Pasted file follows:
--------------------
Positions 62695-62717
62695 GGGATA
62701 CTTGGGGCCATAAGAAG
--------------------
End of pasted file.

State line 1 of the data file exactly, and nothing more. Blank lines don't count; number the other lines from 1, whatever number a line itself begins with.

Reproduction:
Positions 62695-62717